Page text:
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Idaho

Duncan doesn’t want Shasta to take witness stand

Thu., May 11, 2006

Steve Groene has made it clear he doesn’t want his daughter to have to take the stand and face the man accused of murdering her two brothers, her mother and her mother’s boyfriend. Now, the accused has weighed in.

Joseph Duncan wants to keep Shasta off the witness stand, according to Duncan’s attorney. Kootenai County Public Defender John Adams said his office is “100 percent behind Steve Groene and his attempts to reach a settlement (in the case) to protect his family. We share those concerns and Mr. Duncan shares those concerns.”

Adams told The Spokesman-Review on Wednesday that Duncan “doesn’t want Shasta to spend the next 10 to 20 years in courtrooms, watching the trial and appellate trial and being 20 years old and having to come back to court again.”

Steve McKenzie, brother of victim Mark McKenzie, said he doesn’t care what Duncan says.

“I would think his concern is B.S.,” Steve McKenzie said Wednesday. “If he has any concern, it’s for himself. I would doubt he would care about her safety.”

Adams said a plea agreement could be reached only if the prosecutor agrees not to seek the death penalty for his client.

Though Steve Groene is worried about Shasta having to testify, other family members and Kootenai County Prosecutor Bill Douglas say the girl is strong enough to face Duncan in court.

“Nobody wants her to testify,” Douglas said. “But my responsibility calls me to call her. My interest is in representing the community.”

Shasta Groene recently appeared in an interview with television personality Geraldo Rivera. Though he hadn’t seen the video, Douglas read Rivera’s blog, an online journal where Rivera wrote about the interview. The syndicated talk show host described Shasta as “one of America’s bravest” victims.

Douglas said he wouldn’t criticize Steve Groene for putting Shasta in front of Rivera’s cameras, but he said the father’s actions seem contradictory.

“The two could come into conflict,” Douglas said, “but I hope they do not. I think as her parent, he’s in the best position to make decisions for her.”

Douglas said Shasta’s willingness to talk to Rivera signals she could also talk in court.

“The fact that she’s able to relate to a large audience bodes well for her ability to testify in a courtroom,” he said. “That’s all I can say.”

While Douglas has said he’s willing to discuss the concerns of all family members, the prosecutor is adamant that Duncan face death if convicted of the triple-homicide. Duncan is accused of killing Mark McKenzie, Brenda Groene and her 13-year-old son Slade. He is also expected to be charged for 9-year-old Dylan Groene’s slaying, as well as homicide cases in other states.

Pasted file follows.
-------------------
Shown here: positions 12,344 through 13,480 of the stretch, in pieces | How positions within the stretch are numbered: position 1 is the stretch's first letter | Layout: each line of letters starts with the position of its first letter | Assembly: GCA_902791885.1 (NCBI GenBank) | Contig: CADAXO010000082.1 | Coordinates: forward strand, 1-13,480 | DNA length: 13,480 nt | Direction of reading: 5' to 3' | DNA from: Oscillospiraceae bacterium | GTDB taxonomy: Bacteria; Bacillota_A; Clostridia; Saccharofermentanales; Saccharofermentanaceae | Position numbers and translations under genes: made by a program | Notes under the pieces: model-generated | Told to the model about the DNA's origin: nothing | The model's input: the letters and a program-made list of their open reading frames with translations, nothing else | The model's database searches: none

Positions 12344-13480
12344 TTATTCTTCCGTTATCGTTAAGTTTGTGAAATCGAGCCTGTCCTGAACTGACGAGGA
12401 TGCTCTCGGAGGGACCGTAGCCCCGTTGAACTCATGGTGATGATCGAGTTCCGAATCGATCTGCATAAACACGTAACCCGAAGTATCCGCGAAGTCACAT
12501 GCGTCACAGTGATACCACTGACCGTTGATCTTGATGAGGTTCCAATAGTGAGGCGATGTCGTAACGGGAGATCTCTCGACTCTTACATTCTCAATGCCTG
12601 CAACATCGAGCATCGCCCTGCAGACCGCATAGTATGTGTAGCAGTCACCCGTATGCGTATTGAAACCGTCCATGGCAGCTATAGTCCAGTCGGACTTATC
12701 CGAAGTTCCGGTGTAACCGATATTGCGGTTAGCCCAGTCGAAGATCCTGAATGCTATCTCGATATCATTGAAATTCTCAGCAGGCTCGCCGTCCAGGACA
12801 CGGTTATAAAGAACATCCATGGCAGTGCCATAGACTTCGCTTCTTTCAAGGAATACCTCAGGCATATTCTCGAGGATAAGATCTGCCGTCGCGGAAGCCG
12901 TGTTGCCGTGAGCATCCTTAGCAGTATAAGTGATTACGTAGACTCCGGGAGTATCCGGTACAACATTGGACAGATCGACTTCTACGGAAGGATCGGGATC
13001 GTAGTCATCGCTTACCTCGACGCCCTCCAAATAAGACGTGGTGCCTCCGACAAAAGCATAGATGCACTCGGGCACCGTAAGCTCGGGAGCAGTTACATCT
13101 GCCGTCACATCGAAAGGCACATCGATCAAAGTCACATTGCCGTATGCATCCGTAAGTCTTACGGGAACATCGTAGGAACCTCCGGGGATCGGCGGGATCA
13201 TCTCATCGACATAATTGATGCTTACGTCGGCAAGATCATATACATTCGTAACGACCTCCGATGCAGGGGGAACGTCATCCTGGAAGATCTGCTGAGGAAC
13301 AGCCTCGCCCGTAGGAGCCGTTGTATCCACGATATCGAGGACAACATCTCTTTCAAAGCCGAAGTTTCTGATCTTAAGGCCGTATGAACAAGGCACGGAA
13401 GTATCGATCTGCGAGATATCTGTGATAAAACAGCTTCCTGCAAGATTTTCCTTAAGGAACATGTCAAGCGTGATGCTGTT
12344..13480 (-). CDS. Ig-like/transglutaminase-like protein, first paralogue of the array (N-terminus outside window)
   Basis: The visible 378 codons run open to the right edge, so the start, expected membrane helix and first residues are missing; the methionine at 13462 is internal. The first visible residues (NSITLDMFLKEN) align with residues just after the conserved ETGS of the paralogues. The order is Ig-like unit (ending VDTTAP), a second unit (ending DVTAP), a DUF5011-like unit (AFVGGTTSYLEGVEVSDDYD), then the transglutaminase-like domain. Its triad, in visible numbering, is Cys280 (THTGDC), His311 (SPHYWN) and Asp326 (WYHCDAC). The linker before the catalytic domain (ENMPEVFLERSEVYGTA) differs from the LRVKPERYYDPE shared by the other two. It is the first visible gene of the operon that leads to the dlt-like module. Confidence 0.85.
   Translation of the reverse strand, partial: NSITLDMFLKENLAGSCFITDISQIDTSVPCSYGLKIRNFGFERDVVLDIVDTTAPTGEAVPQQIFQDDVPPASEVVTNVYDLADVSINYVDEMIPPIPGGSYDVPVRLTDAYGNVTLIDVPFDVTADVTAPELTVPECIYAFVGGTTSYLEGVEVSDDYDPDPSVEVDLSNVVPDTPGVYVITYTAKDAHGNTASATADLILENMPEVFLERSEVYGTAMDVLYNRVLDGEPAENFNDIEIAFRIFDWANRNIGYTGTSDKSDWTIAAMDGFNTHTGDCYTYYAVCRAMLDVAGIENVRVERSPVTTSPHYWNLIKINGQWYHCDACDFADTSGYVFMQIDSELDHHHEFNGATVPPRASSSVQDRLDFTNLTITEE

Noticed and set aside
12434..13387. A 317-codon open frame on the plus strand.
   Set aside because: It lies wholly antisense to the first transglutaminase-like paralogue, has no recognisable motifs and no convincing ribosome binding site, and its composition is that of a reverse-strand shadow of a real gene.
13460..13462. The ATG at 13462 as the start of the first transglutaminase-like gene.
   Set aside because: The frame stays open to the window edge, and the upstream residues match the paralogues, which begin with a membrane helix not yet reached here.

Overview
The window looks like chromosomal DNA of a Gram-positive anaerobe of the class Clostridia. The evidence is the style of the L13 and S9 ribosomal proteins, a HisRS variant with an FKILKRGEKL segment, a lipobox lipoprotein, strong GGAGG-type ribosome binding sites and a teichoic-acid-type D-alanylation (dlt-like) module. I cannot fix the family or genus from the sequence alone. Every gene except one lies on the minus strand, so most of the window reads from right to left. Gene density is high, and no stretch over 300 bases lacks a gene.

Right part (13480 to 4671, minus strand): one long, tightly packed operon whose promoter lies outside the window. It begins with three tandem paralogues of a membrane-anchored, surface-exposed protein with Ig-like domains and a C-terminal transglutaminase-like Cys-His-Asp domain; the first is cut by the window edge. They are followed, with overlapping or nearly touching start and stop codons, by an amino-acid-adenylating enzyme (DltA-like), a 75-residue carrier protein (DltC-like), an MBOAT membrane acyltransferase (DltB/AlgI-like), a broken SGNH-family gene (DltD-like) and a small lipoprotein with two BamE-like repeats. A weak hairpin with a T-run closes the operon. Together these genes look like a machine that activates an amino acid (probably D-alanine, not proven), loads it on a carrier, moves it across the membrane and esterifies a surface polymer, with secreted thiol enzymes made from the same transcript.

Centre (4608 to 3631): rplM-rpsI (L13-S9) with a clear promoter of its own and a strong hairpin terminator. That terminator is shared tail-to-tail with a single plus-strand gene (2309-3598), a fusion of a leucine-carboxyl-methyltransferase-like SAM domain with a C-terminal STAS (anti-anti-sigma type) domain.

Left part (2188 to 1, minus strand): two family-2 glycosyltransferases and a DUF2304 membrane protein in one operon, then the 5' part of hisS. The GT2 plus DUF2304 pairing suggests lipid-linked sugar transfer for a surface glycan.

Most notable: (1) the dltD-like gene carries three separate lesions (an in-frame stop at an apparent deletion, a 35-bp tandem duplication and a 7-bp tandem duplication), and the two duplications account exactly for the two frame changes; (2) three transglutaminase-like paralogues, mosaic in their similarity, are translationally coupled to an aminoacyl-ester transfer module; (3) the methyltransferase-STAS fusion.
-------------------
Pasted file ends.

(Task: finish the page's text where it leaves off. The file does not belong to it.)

“I want the chance to sit down with other family members to make sure they know this case is on track and to invite any comments and reactions they may have to Steve’s feelings,” Douglas said. “That doesn’t mean we’re not going to have a trial.”

Relatives of Mark McKenzie and Brenda Groene agree with the stand that Douglas has taken. Steve McKenzie said family members spoke with Douglas recently, but they hadn’t changed their position at all: They still want death for Duncan.

Steve Groene previously said Duncan deserves death. In an interview with Oprah Winfrey last fall, he said, “This guy took four lives and unfortunately we can only kill him once.”

At a yard sale benefit last month, Groene told the newspaper, “Family members ought to be allowed to inflict death on somebody sentenced to death.”

Because of his own ailing health – Groene has throat cancer – and a desire to keep his daughter off the stand, he is asking Douglas and prosecutors in other cases against Duncan to take the death penalty off the table, according to Douglas.

Federal prosecutors said this week that Steve Groene’s request was being taken into consideration. An unnamed official with the Justice Department told the Associated Press that plea negotiations are at a critical stage.

Adams said his office will continue to prepare for trial, even as he pushes for a plea agreement. Douglas said his office is forging ahead, too.

Some pretrial motions address the girl’s testimony. Douglas filed a motion saying the state believes Shasta is “fully competent” but is leaving it up to the discretion of First District Judge Fred Gibler, who is presiding over the case. The prosecutor is also asking that Shasta be allowed to testify some way other than face-to-face with Duncan.

Several other pretrial motions have been filed, including defense motions for a change of venue and a motion to reinstate the insanity defense, which was repealed by the Idaho Legislature in 1982.

A hearing on pretrial motions is set for Aug. 22.



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